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Auto Driving CTF

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  • Auto Driving CTF

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    Last year, we organized the AutoDriving CTF as an official contest of DEF CON 29 ( and did reasonably well: more than 100 teams participated and 93 teams had valid scores. Last year, due to the pandemic, the contest was online only with on-site demonstrations. All the challenges were deployed in 3D simulators. This year, we propose a hybrid event with in-person challenges on-site. We also plan to introduce some new challenges with real vehicles involved, in addition to those based on autonomous driving simulators. We hope to continue the engagement with the hacking community to raise the awareness of real-world security challenges in autonomous driving.

    The AutoDriving CTF contest focuses on the emerging security challenges in autonomous driving systems. Various levels of self-driving functionalities, such as AI-powered perception, sensor fusion and route planning, are entering the product portfolio of automobile companies. From the security perspective, these AI-powered components not only contain common security problems such as memory safety bugs, but also introduce new threats such as physical adversarial attacks and sensor manipulations. Two popular examples of physical adversarial attacks are camouflage stickers that interfere with vehicle detection systems, and road graffitis that disturb lane keeping systems. The AI-powered navigation and control relies on the fusion of multiple sensor inputs, and many of the sensor inputs can be manipulated by malicious attackers. These manipulations combined with logical bugs in autonomous driving systems pose severe threats to road safety.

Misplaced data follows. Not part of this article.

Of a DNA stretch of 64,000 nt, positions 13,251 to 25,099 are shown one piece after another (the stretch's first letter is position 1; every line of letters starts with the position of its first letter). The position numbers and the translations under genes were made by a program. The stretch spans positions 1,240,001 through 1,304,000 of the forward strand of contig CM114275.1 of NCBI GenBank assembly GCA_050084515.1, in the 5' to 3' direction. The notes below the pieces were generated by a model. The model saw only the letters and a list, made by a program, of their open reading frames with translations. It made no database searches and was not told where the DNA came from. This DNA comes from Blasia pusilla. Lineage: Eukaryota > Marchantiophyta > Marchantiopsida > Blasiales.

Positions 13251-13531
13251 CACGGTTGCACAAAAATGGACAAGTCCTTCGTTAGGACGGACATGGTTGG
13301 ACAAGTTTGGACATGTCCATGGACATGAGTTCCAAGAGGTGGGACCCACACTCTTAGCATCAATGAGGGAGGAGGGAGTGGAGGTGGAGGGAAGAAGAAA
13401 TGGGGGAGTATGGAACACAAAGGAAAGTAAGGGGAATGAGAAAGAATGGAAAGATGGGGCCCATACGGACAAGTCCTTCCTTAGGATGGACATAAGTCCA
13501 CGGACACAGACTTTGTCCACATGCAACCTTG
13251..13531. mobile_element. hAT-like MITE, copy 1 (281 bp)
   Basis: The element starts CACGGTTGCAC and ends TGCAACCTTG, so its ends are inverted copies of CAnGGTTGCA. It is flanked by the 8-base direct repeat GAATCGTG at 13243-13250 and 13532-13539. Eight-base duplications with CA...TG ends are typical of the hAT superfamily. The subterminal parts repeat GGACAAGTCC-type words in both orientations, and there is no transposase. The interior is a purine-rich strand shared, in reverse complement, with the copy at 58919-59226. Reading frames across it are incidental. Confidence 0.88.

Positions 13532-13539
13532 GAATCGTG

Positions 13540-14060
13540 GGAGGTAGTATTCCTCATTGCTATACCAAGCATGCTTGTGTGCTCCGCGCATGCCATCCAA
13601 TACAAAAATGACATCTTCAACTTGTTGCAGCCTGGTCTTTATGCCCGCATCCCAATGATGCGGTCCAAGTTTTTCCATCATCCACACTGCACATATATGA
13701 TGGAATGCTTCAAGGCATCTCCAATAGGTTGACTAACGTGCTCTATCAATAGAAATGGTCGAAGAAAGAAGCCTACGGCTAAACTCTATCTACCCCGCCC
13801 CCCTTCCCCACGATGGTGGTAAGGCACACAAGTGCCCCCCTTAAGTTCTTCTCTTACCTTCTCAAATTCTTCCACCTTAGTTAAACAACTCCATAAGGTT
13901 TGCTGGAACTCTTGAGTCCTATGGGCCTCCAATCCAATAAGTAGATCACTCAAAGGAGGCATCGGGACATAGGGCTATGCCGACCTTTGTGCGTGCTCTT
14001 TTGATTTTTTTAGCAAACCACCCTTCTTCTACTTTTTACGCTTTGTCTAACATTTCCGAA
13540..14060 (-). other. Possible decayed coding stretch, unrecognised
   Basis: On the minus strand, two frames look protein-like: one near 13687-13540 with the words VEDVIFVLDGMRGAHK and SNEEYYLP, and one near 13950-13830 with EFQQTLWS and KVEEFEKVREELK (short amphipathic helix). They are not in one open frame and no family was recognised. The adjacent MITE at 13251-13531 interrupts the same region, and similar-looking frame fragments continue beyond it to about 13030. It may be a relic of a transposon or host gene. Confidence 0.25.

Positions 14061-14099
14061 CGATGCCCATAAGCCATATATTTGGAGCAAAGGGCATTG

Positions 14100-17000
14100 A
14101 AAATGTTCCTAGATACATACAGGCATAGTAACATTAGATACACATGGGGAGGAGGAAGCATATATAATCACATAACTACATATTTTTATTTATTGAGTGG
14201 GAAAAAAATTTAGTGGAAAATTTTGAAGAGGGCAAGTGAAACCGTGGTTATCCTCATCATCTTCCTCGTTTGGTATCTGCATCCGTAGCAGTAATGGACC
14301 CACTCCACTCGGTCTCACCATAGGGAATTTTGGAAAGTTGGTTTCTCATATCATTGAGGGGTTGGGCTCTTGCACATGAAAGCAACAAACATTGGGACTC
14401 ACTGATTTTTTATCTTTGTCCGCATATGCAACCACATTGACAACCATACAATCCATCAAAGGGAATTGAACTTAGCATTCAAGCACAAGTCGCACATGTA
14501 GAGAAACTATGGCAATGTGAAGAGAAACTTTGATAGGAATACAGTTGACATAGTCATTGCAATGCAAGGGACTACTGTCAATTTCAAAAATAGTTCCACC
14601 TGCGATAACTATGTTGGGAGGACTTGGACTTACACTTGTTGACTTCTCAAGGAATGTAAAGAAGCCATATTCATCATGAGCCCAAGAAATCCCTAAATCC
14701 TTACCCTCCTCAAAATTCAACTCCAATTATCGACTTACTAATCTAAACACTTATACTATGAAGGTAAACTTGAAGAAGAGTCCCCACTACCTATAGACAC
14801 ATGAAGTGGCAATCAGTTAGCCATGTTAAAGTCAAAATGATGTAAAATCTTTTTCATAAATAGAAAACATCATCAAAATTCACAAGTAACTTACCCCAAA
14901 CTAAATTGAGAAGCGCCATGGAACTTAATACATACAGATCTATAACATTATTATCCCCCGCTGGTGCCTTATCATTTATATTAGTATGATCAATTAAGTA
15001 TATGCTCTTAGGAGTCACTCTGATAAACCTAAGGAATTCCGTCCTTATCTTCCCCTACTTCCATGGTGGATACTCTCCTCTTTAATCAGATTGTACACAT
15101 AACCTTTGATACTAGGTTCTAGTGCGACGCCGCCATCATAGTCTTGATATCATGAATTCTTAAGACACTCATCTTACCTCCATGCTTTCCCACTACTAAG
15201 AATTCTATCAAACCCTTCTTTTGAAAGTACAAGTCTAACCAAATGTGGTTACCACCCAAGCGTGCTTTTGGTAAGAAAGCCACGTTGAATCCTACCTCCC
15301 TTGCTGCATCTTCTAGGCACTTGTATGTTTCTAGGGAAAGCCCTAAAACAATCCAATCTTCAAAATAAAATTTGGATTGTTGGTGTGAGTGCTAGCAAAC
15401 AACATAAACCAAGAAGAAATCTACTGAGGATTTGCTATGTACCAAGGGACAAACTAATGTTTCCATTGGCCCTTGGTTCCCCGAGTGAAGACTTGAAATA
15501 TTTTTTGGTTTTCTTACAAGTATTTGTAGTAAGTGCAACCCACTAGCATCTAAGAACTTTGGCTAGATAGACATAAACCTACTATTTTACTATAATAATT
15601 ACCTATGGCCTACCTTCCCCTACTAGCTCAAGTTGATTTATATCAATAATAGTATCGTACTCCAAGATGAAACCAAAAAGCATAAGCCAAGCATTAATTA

We design autonomous driving CTF (AutoDriving CTF) contests around the security challenges specific to these self-driving functions and components.

    The goals of the AutoDriving CTF are the followings:

    - Demonstrate security risks of poorly designed autonomous driving systems through hands-on challenges, increase the awareness of such risks in security professionals, and encourage them to propose defense solutions and tools to detect such risks.
    - Provide CTF challenges that allow players to learn attack and defense practices related to autonomous driving in a well-controlled, repeatable, and visible environment.
    - Build a set of vulnerable autonomous driving components that can be used for security research and defense evaluation.

    The contest is based on a Jeopardy style of CTF game with a set of independent challenges. A typical contest challenge includes a backend that runs autonomous driving components in simulated or real environments, and a frontend that interacts with the players. This year's contest will follow the style of last year and includes the following types of challenges:
    - “attack”: such as constructing adversarial patches and spoofing fake sensor inputs,
    - “forensics”: such as investigating a security incident related to autonomous driving,
    - “detection”: such as detecting spoofed sensor inputs and fake obstacles,